Oct. 31 (Bloomberg) -- Real estate investors and developers are abandoning a two-year foray into China’s provincial cities and switching back to Shanghai and Beijing, where offices are fuller, rents are higher and home prices are stabilizing.
Of the $34 billion of direct investment in commercial real estate in 2010 and 2011 combined, 20 percent went to China’s 50 biggest second-tier cities, according to Jones Lang LaSalle Inc., up from 5 percent in the prior two years. That percentage for second-tier cities may decline in the “immediate future,” according to Michael Klibaner, China head of research for the world’s second-biggest commercial realtor.
A three-year building boom, fueled by government stimulus, has pushed up office vacancy rates in second-tier cities such as Chongqing and Chengdu to almost 40 percent, while rising land prices have squeezed homebuilders’ profit margins. Investors and developers are refocusing on Beijing and Shanghai, where prime offices are close to full occupancy and rents are on par with cities such as New York and Sydney, according to Cushman & Wakefield Inc.
“In a world of uncertainties, the best investment is the one that produces stable rents,” said Albert Lau, head of China at property broker Savills Plc. “When the whole world gets riskier, when financing is harder, if the market is difficult, you’d rather buy some good stuff rather than gamble.”
China’s economy expanded 7.4 percent in the third quarter from a year earlier, a seventh-straight quarterly slowdown, as Europe’s debt crisis crimped exports and the government’s property crackdown cooled domestic demand.
The capital Beijing, the financial center of Shanghai and the two southern business centers of Shenzhen and Guangzhou are ranked as first-tier cities, according to the National Bureau of Statistics. The second tier includes provincial capitals, while the third includes smaller cities.
In the wake of the 2008 credit crisis, developers and investors were lured to inland cities by cheaper land and rising incomes. China’s Premier Wen Jiabao, who is set to hand over power in March after a once-in-a-decade leadership transition that begins next month, has sought to curb property speculation in Shanghai and Beijing. That encouraged developers to seek opportunities elsewhere, where property policies were more relaxed.
China has over the past two years raised down-payment and mortgage requirements for home buyers, imposed a property tax for the first time in Shanghai and Chongqing, increased building of low-cost social housing and placed home-purchase restrictions in about 40 cities. Home prices have risen about 155 percent nationwide since reforms that privatized the country’s housing market in 1998.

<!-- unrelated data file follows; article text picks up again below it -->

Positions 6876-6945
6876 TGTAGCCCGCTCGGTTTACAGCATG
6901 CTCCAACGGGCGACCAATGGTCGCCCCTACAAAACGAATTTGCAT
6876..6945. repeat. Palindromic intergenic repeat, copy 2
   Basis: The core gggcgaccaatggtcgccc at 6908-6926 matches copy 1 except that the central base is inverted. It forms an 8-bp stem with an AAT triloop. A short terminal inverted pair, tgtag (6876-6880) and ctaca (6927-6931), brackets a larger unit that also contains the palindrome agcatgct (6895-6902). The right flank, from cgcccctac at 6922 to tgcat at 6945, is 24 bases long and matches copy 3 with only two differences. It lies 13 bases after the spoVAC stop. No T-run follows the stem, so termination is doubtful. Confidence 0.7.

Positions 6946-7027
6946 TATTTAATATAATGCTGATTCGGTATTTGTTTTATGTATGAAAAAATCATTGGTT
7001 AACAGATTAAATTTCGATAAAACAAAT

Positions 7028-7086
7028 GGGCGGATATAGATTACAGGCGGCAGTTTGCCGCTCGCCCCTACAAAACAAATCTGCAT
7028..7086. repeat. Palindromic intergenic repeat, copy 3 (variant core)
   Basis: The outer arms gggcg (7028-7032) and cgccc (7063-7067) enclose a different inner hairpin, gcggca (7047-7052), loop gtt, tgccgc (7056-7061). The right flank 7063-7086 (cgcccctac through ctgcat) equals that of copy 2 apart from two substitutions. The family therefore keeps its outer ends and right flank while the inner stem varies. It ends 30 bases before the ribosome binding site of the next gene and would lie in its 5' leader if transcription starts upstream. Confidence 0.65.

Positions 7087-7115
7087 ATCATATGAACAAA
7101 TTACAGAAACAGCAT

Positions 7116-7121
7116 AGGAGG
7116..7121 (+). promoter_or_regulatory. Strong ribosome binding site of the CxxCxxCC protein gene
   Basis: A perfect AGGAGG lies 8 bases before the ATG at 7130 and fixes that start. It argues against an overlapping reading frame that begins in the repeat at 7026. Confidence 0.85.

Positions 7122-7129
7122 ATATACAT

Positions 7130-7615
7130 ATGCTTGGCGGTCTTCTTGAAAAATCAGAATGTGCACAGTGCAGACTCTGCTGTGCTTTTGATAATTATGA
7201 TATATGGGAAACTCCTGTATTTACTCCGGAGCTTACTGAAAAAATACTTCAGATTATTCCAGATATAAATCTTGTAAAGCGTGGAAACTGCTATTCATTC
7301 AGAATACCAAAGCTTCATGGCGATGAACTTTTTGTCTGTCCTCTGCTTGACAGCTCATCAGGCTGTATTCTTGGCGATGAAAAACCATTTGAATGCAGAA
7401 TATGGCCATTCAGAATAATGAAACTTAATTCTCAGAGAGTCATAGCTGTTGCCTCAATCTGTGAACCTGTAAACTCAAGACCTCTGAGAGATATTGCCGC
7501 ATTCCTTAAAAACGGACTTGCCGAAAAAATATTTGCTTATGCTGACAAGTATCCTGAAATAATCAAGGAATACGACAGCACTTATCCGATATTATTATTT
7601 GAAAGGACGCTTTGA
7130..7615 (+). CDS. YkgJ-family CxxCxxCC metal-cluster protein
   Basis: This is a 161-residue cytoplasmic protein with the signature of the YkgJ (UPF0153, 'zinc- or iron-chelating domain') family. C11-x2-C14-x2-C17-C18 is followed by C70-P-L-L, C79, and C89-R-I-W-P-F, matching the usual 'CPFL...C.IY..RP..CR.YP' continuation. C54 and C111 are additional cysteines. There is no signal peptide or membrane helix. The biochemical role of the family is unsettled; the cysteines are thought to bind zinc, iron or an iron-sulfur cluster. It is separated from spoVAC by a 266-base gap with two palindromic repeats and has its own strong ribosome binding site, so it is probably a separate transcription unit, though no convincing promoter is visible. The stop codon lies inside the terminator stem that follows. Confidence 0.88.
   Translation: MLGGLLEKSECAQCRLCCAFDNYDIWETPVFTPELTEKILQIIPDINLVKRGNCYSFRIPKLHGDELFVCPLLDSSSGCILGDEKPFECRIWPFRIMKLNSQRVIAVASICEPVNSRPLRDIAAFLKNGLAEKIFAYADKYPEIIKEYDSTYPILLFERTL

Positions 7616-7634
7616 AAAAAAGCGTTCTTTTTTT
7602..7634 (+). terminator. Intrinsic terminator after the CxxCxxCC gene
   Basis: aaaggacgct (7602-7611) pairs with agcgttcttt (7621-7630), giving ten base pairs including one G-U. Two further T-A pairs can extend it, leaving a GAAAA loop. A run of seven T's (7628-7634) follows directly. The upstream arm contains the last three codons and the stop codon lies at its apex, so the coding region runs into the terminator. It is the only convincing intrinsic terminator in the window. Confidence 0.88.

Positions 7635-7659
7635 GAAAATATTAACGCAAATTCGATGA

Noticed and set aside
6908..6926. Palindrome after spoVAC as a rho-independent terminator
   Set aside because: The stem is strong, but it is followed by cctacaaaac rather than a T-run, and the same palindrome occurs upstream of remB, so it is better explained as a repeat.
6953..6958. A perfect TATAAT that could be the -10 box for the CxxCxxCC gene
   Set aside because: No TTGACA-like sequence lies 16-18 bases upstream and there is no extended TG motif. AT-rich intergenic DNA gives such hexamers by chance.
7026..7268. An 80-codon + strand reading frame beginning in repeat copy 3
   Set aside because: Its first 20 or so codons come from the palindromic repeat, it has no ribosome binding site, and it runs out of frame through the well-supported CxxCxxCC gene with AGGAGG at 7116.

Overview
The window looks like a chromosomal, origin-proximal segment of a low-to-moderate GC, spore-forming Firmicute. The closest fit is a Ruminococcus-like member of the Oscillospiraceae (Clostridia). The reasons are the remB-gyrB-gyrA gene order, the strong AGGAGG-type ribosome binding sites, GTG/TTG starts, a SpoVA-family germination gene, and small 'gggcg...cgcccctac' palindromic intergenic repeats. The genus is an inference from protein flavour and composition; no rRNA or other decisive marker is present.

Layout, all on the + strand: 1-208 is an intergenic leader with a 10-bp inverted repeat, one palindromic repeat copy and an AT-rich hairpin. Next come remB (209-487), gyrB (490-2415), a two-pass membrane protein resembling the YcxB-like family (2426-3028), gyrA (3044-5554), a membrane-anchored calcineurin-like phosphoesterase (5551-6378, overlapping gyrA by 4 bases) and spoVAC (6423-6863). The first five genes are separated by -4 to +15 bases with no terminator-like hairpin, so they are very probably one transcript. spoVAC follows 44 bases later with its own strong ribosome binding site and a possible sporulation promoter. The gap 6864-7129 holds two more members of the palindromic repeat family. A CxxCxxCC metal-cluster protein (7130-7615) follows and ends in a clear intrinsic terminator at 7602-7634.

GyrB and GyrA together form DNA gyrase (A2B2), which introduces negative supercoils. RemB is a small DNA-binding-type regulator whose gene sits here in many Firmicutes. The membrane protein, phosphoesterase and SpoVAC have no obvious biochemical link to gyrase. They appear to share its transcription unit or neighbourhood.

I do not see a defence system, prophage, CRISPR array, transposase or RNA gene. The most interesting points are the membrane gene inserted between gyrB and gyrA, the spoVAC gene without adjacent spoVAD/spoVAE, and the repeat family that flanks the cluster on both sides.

Monthly prime office rents in Beijing and Shanghai are 690 yuan ($110) and 563 yuan per square meter, according to Cushman & Wakefield. That compares with 284 yuan in Nanjing, the capital of eastern Jiangsu province, which is the most expensive among China’s second-tier cities, according to the broker. One square meter equals about 10.8 square feet.
Fantasia Holdings Group Co., a Shenzhen-based developer, paid about 779 million yuan to buy Huawanli Investment, which holds a 17,138-square-meter site in Beijing’s central business district, according to a statement to the Hong Kong Stock exchange on Oct. 24. It plans to develop a business complex on the land, executive director Lam Kam Tong said by e-mail.
Fantasia plans to expand to first-tier cities such as Beijing and Shanghai, Lam said, citing better prospects for commercial properties in the biggest cities.
“There are more advantages than disadvantages to develop in first-tier cites compared with smaller ones,” he said. “With the high value-added development model, it can bring in a relatively higher gross margin to the company.”
In the western city of Chongqing, four largely empty office towers bearing names of the country’s biggest financial institutions, including China Life Insurance Co., the biggest insurance company, stand side-by-side along the Yangtze River.
Completed last year to anchor the city’s new Jiangbeizui business district, the skyscrapers with 150,000 square meters of prime office space stemmed from the central government’s 4 trillion yuan stimulus program in 2008 to revive the country’s economy. Today, about 85 percent of that office space is empty.